Dividend income this month was huge yet again. I always look forward to December’s dividends. It’s usually one of the larger months in terms of dividend income and it’s a great way to finish off the year. I was especially grateful for these dividends because expenses were so high, as discussed below.
Other income represents cash back rewards from one of my credit cards. I don’t spend much but I do enjoy playing the points game as much as reasonably possible in order to generate a little extra income. This was like a dividend all in itself.
*The Everything Else category includes expenses I don’t have a regular budget for. I spent a lot more in this category than normal, which was both good news and bad news. The bad news is that the money’s spent. The good news, however, is that the $439 I spent represents two round-trip, fully-paid tickets to the annual Berkshire Hathaway Inc. (BRK.B) shareholders’ meeting in May in Omaha, Nebraska. Claudia and I will be going to the meeting this year as a quasi-honeymoon. I consider that a strong score to land two tickets for that low of a price. Even better, the flight is direct. No layovers!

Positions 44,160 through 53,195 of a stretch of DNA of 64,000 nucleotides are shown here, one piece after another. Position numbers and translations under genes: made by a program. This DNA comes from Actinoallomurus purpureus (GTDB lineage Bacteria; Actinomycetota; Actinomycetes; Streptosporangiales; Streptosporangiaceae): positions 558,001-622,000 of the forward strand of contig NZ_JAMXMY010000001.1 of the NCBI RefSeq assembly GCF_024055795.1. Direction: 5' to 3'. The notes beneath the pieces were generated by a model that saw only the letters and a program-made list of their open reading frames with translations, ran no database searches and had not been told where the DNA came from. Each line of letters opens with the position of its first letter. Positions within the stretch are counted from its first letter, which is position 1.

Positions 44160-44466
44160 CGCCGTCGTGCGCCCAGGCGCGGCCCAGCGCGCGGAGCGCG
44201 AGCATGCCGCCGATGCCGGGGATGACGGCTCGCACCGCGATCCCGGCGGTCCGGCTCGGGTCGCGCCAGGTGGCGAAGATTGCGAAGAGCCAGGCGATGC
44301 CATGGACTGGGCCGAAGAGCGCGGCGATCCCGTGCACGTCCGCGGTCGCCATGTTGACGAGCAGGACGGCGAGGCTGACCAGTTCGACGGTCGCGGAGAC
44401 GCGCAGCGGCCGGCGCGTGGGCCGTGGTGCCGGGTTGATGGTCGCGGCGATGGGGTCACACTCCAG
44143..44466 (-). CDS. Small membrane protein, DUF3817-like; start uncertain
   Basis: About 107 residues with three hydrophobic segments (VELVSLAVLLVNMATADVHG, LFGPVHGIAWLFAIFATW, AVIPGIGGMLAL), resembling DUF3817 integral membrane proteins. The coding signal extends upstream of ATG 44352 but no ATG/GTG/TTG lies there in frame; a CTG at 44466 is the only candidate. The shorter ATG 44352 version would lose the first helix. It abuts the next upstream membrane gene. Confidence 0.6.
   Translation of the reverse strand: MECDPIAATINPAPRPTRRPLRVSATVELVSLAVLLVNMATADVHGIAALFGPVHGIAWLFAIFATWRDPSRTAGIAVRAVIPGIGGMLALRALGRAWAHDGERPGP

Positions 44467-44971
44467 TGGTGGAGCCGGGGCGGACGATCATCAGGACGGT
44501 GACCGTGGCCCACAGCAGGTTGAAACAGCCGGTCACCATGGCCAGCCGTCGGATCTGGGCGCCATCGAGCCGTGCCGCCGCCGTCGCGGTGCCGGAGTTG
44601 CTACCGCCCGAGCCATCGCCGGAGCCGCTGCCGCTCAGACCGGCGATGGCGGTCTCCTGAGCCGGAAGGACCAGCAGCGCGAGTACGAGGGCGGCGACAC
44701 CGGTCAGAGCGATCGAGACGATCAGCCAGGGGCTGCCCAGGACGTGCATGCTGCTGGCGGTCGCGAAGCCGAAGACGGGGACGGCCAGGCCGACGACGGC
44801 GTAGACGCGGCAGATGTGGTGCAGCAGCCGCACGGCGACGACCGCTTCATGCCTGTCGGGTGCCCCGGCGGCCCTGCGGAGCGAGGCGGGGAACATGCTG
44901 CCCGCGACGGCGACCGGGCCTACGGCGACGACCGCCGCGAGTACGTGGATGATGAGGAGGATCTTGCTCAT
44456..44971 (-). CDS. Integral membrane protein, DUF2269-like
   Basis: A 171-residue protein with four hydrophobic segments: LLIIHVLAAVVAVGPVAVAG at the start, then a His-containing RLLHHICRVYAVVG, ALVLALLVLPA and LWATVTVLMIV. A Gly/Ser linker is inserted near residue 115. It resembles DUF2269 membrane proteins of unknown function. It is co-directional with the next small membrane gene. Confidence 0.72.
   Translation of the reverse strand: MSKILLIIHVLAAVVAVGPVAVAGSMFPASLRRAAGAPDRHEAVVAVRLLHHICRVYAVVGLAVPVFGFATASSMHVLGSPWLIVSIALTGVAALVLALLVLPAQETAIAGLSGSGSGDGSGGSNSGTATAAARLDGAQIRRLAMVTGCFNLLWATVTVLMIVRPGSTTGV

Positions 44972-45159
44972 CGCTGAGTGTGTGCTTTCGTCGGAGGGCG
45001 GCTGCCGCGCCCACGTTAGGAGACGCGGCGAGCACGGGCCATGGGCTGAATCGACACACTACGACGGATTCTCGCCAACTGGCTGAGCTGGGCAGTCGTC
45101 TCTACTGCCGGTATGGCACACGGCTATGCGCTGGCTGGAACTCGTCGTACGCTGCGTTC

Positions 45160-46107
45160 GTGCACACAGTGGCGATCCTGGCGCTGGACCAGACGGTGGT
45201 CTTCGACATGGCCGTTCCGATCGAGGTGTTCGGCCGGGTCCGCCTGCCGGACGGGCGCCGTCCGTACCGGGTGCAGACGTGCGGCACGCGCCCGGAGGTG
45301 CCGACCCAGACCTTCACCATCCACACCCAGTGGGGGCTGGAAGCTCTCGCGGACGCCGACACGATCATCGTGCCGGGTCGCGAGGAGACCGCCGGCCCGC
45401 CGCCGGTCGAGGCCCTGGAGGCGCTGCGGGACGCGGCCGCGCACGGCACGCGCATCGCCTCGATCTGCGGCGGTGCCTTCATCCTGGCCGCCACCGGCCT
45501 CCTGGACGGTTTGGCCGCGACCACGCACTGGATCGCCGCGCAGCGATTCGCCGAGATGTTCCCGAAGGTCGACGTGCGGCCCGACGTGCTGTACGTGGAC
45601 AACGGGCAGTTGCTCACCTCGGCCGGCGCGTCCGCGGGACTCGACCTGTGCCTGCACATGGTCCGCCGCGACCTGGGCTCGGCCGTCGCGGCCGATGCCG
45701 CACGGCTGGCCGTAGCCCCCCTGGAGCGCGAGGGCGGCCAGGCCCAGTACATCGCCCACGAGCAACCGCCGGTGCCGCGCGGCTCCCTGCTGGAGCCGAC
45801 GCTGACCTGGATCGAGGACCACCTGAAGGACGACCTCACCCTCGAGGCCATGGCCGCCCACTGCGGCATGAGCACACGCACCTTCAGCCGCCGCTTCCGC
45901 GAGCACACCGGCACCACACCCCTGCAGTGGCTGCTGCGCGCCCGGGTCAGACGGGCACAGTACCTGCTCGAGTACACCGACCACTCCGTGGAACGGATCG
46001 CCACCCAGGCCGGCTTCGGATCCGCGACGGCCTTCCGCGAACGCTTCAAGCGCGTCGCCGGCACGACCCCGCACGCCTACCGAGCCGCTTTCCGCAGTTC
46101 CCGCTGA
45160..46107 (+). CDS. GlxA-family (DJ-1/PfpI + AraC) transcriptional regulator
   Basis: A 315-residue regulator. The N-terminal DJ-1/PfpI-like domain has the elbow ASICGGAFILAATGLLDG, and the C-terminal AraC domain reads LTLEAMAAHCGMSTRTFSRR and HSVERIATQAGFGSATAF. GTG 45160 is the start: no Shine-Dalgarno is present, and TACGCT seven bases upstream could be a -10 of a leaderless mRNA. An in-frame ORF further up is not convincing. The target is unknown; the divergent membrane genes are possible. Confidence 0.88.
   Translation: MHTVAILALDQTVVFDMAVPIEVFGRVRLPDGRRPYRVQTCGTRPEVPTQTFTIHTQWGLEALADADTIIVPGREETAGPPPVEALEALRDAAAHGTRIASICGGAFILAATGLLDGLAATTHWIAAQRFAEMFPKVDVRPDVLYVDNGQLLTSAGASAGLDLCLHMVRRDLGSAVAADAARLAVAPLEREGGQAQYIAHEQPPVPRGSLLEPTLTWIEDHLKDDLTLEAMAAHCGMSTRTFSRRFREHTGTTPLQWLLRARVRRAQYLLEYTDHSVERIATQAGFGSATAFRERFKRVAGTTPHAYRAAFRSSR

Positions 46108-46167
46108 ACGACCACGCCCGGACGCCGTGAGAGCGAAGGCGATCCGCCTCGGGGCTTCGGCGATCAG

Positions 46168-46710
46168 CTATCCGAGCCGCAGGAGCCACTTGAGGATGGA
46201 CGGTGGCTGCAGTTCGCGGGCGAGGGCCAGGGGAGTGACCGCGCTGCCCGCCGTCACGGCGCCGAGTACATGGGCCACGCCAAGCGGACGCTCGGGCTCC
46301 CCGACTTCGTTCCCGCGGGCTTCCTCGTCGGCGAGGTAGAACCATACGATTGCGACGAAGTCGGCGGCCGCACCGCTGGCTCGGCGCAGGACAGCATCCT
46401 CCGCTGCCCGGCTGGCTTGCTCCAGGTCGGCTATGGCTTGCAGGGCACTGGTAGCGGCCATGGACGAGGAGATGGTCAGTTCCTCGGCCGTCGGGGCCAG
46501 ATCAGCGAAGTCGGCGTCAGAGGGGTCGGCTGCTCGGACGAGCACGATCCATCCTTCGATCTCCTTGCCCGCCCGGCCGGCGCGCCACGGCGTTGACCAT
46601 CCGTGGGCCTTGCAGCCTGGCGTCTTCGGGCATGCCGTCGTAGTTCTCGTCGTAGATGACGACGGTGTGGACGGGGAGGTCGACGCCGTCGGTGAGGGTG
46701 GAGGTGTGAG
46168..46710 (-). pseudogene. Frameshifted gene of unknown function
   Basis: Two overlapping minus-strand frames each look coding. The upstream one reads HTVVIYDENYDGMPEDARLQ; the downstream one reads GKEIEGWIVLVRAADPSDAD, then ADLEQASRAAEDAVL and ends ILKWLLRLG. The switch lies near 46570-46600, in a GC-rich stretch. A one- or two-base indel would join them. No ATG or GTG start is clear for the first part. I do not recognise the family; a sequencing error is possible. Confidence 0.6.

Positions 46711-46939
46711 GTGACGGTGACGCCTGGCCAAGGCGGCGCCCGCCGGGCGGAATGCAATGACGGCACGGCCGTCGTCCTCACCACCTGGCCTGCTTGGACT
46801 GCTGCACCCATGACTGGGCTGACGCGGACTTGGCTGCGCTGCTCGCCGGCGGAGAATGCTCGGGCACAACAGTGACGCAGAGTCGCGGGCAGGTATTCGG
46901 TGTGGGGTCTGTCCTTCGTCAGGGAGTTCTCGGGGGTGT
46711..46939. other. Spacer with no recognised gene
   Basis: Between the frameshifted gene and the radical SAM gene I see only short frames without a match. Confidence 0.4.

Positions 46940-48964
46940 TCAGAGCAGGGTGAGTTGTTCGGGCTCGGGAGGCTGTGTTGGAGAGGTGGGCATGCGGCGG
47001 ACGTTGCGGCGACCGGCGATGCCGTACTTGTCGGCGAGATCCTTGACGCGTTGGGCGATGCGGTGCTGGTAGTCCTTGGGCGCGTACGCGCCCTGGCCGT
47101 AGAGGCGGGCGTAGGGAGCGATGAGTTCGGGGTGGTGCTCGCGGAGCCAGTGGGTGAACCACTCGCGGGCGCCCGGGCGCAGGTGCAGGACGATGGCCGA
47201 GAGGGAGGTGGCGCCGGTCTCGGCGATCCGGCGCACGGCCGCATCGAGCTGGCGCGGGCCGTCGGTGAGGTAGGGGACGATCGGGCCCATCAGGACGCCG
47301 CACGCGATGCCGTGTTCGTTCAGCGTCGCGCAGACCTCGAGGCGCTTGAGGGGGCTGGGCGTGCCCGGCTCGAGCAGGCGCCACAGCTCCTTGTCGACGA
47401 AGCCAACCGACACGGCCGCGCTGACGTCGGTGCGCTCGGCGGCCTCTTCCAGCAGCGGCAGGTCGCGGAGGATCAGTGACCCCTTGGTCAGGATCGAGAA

So there’s not really anything frugaltastic about this month’s expense report. It’s almost shocking how much money I spent. There were some minor victories, however. Fuel was kept to a minimum. Other than a day trip to Tampa, we stayed very local this month.
I also made some key changes in the budget to lower expenses moving forward into 2015. First, I downgraded my hosting. I’ve been monitoring my traffic over the last six months or so and it appears that other than very occasional spikes in traffic, the blog could handle a platform with less resources. So I saved a bit of money there. It’s likely that I’ll have to upgrade again at some point in the future, but I’ll continue to monitor traffic and enjoy the cheaper expense in the meanwhile.
I also signed up for a cheaper HDHP that was available on the exchange. It’s a bronze package with a $6,350 deductible.